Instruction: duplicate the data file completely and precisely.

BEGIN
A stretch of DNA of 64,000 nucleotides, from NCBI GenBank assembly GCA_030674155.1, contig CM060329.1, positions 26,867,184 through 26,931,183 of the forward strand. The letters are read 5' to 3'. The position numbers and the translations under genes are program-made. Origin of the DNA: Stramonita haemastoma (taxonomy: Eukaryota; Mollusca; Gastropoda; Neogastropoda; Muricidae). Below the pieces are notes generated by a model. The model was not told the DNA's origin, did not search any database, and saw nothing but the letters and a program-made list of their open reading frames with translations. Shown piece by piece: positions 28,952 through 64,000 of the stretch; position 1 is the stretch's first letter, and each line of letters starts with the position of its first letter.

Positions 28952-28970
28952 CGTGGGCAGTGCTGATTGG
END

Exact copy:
A stretch of DNA of 64,000 nucleotides, from NCBI GenBank assembly GCA_030674155.1, contig CM060329.1, positions 26,867,184 through 26,931,183 of the forward strand. The letters are read 5' to 3'. The position numbers and the translations under genes are program-made. Origin of the DNA: Stramonita haemastoma (taxonomy: Eukaryota; Mollusca; Gastropoda; Neogastropoda; Muricidae). Below the pieces are notes generated by a model. The model was not told the DNA's origin, did not search any database, and saw nothing but the letters and a program-made list of their open reading frames with translations. Shown piece by piece: positions 28,952 through 64,000 of the stretch; position 1 is the stretch's first letter, and each line of letters starts with the position of its first letter.

Positions 28952-28970
28952 CGTGGGCAGTGCTGATTGG